McCain has accused YouTube of complying with copyright infringement notices about the news clips used in his advertising campaigns. McCain claims YouTube is blindly pulling down his videos for which it receives copyright violation notices without first performing a fair use analysis to review the legal merit of each notice.
As YouTube responded, this is logistically impossible because the evaluation of the fair use doctrine is complex and unpredictable, and each notice would need to be analyzed by a skilled attorney. Even then, because of the subjective nature of the doctrine, no attorney could guarantee with a high level of certainty that the outcome would fall in favor of fair use.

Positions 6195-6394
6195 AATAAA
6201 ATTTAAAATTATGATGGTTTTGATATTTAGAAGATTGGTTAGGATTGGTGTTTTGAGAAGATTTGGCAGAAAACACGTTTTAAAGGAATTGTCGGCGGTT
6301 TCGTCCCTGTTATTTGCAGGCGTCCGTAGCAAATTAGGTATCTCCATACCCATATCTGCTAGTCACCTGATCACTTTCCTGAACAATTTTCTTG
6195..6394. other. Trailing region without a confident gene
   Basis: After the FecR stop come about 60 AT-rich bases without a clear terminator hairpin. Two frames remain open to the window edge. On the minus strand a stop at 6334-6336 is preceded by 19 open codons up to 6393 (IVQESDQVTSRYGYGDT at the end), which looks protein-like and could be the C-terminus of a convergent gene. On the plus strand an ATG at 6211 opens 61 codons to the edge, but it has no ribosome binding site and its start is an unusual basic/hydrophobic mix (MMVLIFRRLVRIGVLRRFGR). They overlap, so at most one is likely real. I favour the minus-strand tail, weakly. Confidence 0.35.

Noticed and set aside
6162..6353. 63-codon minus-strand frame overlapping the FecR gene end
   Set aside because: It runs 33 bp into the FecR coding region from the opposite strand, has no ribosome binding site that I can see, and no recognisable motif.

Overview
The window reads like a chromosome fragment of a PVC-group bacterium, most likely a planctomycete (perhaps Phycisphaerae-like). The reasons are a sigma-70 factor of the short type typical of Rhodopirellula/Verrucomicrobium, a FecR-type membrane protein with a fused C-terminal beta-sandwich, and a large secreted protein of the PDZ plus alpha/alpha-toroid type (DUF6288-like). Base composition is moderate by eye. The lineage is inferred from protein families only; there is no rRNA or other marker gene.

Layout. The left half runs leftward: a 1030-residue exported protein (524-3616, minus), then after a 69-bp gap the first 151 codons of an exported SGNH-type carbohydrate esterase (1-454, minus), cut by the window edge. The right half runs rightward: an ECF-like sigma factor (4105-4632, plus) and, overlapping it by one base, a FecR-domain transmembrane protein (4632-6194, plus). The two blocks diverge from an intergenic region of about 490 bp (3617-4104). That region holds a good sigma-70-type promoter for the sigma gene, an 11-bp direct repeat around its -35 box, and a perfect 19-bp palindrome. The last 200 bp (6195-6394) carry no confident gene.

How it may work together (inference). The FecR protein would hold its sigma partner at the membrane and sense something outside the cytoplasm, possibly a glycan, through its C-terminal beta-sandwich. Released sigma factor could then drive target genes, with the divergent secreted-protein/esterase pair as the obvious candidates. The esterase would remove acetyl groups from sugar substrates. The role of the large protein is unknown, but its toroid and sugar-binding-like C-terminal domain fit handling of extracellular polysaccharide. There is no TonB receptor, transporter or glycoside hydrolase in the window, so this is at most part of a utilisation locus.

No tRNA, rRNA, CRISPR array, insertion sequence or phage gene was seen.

The fair use doctrine consists of four subjective factors to be weighed at the discretion of a judge:
- The purpose and character of the use
- The nature of the copyrighted work
- The amount and substantiality of the portion used in relation to the copyrighted work as a whole
- The effect of the use on the potential market for or the value of the copyrighted work
McCain claims his campaign videos are fair use because they are noncommercial, factual, brief, and do not affect the market for the allegedly infringing material. While this could possibly be one outcome, YouTube’s potential $1 billion check to Viacom for copyright infringement motivates YouTube to play it safe.
For YouTube, its response to the infringement notices was a simple business decision. The Digital Millennium Copyright Act provides a safe harbor for companies like YouTube if they take down the potentially infringing material.
Why would they risk another lawsuit?